The core idea of death as a zero-sum commodity–“I kill you; I therefore remain alive forever”–has already been explained in certain literatures, and in psychology. It is captured perfectly in philosopher Ernest Becker’s paraphrase of Nobel Laureate Elias Canetti: “Each organism raises its head over a field of corpses, smiles into the sun, and declares life good.”
Just to stay alive, Israel must understand what Freud inner-circle member Otto Rank once called a general principle of psychology: “The death fear of the ego is lessened by the killing, the Sacrifice, of the other; through the death of the other one buys oneself free from the penalty of dying, of being killed.”
Israel’s enemies, to remain standing, and to prevent Israel from standing up, seek to sacrifice the Jewish state on a joyously bloodstained altar of protracted war and terror.
This planned destruction of Israel is not about geopolitics. It is integrally part of a system of religious worship that is directed toward the conquest of personal death.
True peace in the Middle East will never be brought about by political cliches and empty witticisms. Real wisdom is necessary, and this insight will need to be based upon a true awareness of jihadist goals and capabilities. For Barack Obama, this calls for a much deeper understanding of the interpenetrating and existential threats to Israel posed by Iran and “Palestine.”
This article is the author’s personal opinion and is not the opinion or policy of Myths and Facts.
President Barack Obama acknowledged Tuesday that despite his full-court press for tough sanctions aimed at persuading Iran to abandon its suspected nuclear weapons program, he could not promise that China and other major powers would go along.
“I am going to push as hard as I can to make sure that we get strong sanctions that have consequences for Iran as it’s making calculations about its nuclear program and that those are done on a timely basis,” Obama said during a news conference at the end of the 47-nation summit he convened in Washington to address the dangers of nuclear terrorism.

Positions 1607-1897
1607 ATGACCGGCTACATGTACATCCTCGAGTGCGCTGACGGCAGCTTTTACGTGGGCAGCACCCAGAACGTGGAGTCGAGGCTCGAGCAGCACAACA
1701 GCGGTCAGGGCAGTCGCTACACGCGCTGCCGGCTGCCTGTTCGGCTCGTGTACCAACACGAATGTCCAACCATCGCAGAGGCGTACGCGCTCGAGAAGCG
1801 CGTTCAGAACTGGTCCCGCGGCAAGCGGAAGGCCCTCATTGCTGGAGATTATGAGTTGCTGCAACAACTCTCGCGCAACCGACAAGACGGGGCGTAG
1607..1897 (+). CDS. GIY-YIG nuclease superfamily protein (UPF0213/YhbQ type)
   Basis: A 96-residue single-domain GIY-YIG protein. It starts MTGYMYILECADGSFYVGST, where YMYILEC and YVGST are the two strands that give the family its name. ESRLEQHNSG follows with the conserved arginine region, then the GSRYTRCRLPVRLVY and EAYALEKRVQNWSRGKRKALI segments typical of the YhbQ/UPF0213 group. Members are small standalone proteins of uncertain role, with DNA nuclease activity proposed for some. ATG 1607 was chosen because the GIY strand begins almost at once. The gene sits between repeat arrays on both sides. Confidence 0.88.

The president met Monday with Chinese President Hu Jintao, and afterward White House aides portrayed China’s willingness to discuss the mechanics of a sanctions plan as a major development and a sign of international unity on the issue. But Tuesday, the president himself was more sanguine about the prospect of stiff sanctions.
Obama said he was “mindful” that many countries have trade and energy ties to Iran that could be disrupted but that “a strong number of nations” on the United Nations Security Council support sanctions.
But he was quick to add, “I’m not going to speculate beyond that in terms of where we are.”
Obama also left open the possibility that the sanctions won’t be successful. “Sanctions are not a magic wand,” he said. “What sanctions can do … is to hopefully change the calculus of a country like Iran.”
The president called the Nuclear Security Summit “enormously productive” overall, explaining that commitments it produced for greater safeguards and centralization of dangerous nuclear materials would make it much harder for Al Qaeda and other terrorist organizations to build a nuclear device.
“Because of the steps we’ve taken … the American people will be safer and every nation will be more secure,” Obama said.
The summit’s official communiqué called for all so-called loose nukes, bomb-grade separated plutonium and highly enriched uranium, to be locked down within four years.